Resources on the Pope's visit to Iowa. Many of these may not be checked out, but may be viewed at the Central Library.
Graphic Source: John Paul II Visits Rural America p. 59

Monday, October 5, 2009

New Kate Shelley Bridge

Here they are, side-by-side, the new and old Kate Shelley High Bridges.  In honor of the new bridge, here once again is the story of Kate Shelley. It was 1861 and a terrible storm raged. Fifteen-year-old Kate Shelley lived close enough to Honey Creek that she could hear a train crash into the water. She ran to the bridge, saw two men trapped. Not only did she need to get help for them, but she knew a passenger train was scheduled to come over that broken bridge in a matter of minutes. In the filthy weather, her lamp long blown out, Kate Shelley crawled across the broken bridge, over slippery railroad ties - the kind with the gap between them and a looong fall down - full knowing she could be hit by the ongoing train. Where is this girl's action movie! Kate made it to the station on time, the passenger train was saved and two of the men who went into Honey Creek survived. She died in 1912 and the Kate Shelley High Bridge near Boone is named in her honor. I don't even want to run the 5 yards from the house to the car in a nasty storm. Kate Shelley was one amazing Iowan.


Additional Information: Railroad Museum of Pennsylvania
Photo Courtesty Gerry Rowland

Friday, October 2, 2009

Baseball Sign Generator

This generator has lots of ads, but it's fun anyway. You can put whatever message you want on a ball park sign. I'd keep it short or the words get hard to read. Something snappy like 'Get your eyes checked!' Or perhaps a more personal dispatch. 'We're out of milk' 'Who tracked in that mud?' I'm sure you'll think of something.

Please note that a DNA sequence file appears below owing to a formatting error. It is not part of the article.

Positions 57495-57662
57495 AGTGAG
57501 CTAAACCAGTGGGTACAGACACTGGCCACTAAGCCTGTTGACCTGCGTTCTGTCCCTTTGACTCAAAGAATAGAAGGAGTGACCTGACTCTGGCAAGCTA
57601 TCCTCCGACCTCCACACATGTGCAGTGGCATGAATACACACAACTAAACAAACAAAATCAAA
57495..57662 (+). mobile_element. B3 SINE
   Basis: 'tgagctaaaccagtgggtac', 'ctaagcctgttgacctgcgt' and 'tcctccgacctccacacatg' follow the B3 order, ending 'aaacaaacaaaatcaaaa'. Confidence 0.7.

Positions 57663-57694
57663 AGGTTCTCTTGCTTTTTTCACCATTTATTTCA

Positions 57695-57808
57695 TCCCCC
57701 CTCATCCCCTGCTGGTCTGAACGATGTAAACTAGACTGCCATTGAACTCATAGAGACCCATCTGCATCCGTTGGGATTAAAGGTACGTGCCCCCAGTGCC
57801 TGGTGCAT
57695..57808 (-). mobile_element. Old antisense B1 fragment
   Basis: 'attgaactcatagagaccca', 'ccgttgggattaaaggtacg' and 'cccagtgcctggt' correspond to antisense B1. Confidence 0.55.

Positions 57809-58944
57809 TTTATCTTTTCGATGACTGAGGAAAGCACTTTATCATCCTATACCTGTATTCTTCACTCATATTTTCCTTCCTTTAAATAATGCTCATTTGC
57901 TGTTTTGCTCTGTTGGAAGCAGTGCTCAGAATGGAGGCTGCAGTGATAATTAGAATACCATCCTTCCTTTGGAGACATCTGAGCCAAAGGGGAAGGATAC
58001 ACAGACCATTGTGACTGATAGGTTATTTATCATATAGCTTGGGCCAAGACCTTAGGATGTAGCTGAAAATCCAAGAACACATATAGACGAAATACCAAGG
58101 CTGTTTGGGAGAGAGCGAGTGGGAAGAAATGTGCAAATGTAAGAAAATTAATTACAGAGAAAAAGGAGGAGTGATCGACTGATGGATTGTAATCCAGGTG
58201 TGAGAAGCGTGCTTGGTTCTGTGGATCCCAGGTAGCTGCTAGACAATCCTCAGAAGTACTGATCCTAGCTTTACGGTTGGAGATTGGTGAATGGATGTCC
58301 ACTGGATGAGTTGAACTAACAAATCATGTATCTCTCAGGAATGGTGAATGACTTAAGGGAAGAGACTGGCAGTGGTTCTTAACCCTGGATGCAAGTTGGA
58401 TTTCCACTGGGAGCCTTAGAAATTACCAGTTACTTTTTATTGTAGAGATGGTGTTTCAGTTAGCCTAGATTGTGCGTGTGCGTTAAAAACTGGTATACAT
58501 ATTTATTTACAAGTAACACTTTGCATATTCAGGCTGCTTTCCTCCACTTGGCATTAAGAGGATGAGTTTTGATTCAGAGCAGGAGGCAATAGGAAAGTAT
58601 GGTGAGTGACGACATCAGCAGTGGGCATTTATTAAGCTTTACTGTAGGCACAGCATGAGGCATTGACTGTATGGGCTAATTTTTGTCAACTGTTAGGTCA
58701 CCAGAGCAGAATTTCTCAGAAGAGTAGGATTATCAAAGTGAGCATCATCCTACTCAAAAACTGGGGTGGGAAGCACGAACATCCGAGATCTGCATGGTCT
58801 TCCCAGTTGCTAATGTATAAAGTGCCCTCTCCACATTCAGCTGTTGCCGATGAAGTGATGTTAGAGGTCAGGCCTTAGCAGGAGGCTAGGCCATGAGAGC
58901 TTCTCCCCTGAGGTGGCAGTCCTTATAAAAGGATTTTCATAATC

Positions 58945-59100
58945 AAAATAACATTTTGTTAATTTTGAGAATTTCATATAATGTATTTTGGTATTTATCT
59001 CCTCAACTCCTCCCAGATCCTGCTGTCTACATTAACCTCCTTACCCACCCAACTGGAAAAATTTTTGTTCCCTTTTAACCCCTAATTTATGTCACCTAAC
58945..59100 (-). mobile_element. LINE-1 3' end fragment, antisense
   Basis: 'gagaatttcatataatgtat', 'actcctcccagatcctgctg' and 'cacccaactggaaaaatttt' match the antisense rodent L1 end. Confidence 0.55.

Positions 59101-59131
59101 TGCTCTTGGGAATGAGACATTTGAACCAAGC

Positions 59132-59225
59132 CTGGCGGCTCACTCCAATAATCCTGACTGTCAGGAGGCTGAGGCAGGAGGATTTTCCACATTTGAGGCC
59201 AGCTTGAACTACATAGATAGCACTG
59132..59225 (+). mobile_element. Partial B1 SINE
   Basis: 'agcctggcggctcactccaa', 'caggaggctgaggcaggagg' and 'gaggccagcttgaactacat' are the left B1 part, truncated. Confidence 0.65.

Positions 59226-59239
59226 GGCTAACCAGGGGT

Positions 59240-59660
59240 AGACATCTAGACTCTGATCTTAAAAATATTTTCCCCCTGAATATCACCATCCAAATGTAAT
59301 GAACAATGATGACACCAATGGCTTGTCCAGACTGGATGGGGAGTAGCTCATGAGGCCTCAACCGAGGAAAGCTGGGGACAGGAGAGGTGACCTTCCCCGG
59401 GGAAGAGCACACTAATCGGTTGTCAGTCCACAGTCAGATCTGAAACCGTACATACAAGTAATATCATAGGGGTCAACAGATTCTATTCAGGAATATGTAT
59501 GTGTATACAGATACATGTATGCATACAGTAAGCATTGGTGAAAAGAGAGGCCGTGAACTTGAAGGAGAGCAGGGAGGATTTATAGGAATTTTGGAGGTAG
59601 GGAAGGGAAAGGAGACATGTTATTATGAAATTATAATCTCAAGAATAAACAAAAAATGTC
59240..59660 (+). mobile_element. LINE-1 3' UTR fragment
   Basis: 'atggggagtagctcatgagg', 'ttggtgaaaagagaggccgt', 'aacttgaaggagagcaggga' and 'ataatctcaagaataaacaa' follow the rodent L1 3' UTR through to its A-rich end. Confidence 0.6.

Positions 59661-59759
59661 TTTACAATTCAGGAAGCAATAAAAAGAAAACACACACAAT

Baseball Field Sign Generator

Don't forget the Pride and Passion: The African American Baseball Experience exhibit at the East Side Library.

Thursday, October 1, 2009

Western League Baseball Park

So where did professional baseball teams play before Sec Taylor/Principal Park was built? The site of yesterday's Dizzy Dean game, the Western League Baseball Park, was at Sixth and Holcomb Avenues in Des Moines. It was built in 1912, and in 1919 was sold to North High School. In the summers the Western League would rent the ball park from the school! 1939, the grandstand was badly burned and in 1945 the site was razed. Game over.

Source: The Des Moines Register October 18, 1995 p. 8, Neighbors Section.
Graphic source: Public Domain Clip Art
Suggested by Luann Rowat, East Side Library

Don't forget the Pride and Passion: The African American Baseball Experience exhibit at the East Side Library.